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Texts for the Week: Gen. 18:11; Jer. 31:25; Matt. 11:28; Psalm 127; Prov. 22:6; 1 Sam. 3:10–14; Phil. 3:13

Memory Text: “Behold, children are a heritage from the LORD, the fruit of the womb is a reward” (Psalm 127:3, NKJV).

Opening Question: “Is there a good recipe for parenting?”

So we come now to a lesson on the subject of parenting. In one way or another, we are all affected by parenting either in our growing up years or later when we are called on to be a parent. Further, the propagation of the human race is itself linked to parenting. Where parenting is done carefully and well, people thrive. Where it is neglected or done poorly, people suffer.

So what can be said about the Bible and parenting? What can we say about parenting today? First, that it is a significant challenge but one that can be very rewarding. And, certainly, the norm for all of history has been for people to become parents. But not all people become parents. Some do not become parents because they choose not to due to a host of reasons a common one being the nature of life, how complicated and even wicked it is. Others do not become parents because they are unable to for some reason or another. These reasons can range from not marrying to some medical or biological issue that prevents conception and pregnancy. Because of the dynamics that are found here, it is always a good idea to approach the subject of parenting with sensitivity. Some people do not want to parent; some would like to but are unable to; some have as many children as they like.

Questions:

  1. Think about how you might approach and talk about parenting to people in each of the groups mentioned above – those who choose not to have children; those who cannot have children; those who have children.
  2. Might it be possible for those who want children but cannot have them to find a way to come alongside those who have children to enter their common experience? They could become childless parents, perhaps?

There are several aspects to parenting that we might explore. The first is that the way people go about the task of parenting is very much connected to their perceptions of human beings, what we are by nature. If humans are basically bad, then parenting tends to be authoritarian and sometimes harsh. If parents happen to think people are basically good, then they will let their children self-actualize on their own believing that love will lead the children aright. If they see humans as good but contaminated by sin, they will be inclined to give guidelines but not harsh ones. This latter zone is the best one for parenting. Children tend most readily to come out as well-balanced adults who have not much junk in their lives. The first category tends to produce rebellious children while the second one results in children who may turn out well but are likely to have a lot of misdoings along the way.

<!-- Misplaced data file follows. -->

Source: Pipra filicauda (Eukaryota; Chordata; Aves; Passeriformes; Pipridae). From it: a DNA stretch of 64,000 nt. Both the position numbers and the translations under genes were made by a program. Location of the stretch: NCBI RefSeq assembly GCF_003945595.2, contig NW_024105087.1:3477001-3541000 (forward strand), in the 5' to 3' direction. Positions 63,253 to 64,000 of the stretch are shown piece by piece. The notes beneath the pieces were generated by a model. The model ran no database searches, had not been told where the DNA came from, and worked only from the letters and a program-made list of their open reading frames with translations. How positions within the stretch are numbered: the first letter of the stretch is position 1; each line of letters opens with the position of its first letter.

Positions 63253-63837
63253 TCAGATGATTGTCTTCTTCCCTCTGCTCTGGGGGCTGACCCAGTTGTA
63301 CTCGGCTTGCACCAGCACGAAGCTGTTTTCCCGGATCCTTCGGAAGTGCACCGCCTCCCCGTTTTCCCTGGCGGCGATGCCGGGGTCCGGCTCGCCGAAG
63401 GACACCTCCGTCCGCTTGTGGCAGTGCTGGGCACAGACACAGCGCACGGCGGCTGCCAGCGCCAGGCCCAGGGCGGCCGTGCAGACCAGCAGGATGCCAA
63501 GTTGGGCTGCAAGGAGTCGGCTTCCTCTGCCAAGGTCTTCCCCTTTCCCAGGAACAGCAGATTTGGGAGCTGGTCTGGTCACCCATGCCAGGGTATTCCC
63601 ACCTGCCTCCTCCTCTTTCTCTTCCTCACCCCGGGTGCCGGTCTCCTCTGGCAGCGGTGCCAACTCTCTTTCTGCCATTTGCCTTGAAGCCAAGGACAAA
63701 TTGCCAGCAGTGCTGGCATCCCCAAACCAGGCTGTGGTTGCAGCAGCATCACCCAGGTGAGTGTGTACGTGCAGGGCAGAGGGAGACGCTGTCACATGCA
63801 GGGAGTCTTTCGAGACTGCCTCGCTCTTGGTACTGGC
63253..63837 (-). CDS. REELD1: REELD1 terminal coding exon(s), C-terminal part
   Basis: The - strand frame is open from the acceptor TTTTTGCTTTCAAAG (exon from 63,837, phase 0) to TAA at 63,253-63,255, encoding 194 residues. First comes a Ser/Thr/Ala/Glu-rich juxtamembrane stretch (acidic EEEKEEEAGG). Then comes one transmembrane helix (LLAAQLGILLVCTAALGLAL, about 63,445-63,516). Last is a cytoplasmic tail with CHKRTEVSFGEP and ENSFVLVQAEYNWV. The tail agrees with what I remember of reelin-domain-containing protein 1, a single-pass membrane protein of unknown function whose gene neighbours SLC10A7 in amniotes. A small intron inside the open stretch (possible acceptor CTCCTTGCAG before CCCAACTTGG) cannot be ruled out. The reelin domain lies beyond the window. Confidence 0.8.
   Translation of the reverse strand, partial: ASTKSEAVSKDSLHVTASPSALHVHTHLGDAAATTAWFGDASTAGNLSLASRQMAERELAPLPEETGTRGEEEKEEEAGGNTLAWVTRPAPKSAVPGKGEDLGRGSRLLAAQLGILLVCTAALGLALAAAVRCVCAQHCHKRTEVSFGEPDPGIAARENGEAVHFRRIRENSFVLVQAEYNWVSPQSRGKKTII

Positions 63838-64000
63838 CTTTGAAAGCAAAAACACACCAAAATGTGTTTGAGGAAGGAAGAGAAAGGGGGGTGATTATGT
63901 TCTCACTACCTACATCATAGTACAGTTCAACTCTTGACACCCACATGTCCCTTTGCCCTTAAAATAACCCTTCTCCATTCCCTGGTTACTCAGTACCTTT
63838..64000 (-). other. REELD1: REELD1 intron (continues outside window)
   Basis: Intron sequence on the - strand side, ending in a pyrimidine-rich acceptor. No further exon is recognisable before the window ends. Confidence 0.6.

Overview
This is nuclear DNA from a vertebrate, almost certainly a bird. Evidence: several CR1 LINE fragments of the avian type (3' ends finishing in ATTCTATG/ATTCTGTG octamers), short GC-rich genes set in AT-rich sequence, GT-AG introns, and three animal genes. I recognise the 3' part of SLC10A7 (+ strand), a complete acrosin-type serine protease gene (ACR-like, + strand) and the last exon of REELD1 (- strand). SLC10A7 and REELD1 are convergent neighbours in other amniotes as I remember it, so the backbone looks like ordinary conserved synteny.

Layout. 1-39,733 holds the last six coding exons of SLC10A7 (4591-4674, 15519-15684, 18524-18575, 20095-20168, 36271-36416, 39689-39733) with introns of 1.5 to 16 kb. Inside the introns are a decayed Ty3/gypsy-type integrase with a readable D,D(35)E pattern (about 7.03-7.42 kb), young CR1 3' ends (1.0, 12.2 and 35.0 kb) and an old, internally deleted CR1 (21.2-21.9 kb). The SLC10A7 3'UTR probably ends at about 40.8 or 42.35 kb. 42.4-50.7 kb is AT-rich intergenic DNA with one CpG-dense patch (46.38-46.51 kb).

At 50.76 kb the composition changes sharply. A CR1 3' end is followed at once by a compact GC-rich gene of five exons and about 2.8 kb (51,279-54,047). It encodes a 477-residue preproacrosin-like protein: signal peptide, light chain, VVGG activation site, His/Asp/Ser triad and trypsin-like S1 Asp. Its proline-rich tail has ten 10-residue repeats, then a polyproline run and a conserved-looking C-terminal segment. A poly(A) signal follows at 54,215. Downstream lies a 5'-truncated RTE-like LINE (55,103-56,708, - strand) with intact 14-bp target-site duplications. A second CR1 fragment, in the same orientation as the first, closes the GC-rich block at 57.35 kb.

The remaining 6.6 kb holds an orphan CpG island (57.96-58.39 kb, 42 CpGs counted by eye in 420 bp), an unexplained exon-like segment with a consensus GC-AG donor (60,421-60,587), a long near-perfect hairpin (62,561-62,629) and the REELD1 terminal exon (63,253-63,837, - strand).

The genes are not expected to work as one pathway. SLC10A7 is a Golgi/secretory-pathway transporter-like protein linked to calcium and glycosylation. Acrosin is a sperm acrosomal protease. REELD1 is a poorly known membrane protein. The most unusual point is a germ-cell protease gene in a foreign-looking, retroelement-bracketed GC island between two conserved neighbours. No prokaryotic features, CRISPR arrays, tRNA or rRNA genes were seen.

We might also note that the Bible gives examples of good parents as well as not-so-good ones. Can you think of some in each of these categories? To get you started, you might think of Abraham who became the father of three generations of liars because of his example.

Another aspect to give thought to is that of single parenting, likely one of the most challenging undertakings known to humans. Often those who parent alone face the assumption that they had their child out of wedlock when, in reality, there are many reasons that could have caused the situation of being a single parent – Hagar was driven out of her home due to jealousy; the woman Elijah was went to stay with was a widow; Bathsheba became pregnant because of the sexual advance of a powerful man; somewhere along the way while raising Jesus, Mary lost her husband Joseph making her a single parent. So give some thought to how a church family might be of significant assistance to people who, for one reason or another, end up being single parents.

One of the very difficult items associated with parenting has to do with children who decided to walk away from the belief systems their parents gave them, systems the parents hold dear. What then? The first thing to bring to mind is that humans have freedom of choice so it is quite possible that a child may decide to go his or her way even when a parent has done a very good job teaching them. Probably the best way to proceed with this is to manifestly love your wayward child, and also to pray for them continually and not lose hope. A key element is to refrain from antagonizing the child thereby making a permanent rift.

Parenting does provide many opportunities for a parent to disciple a child, teaching them the ways of God, showing them the ways of God. It is a good thing to keep in mind that actions speak far louder than words.

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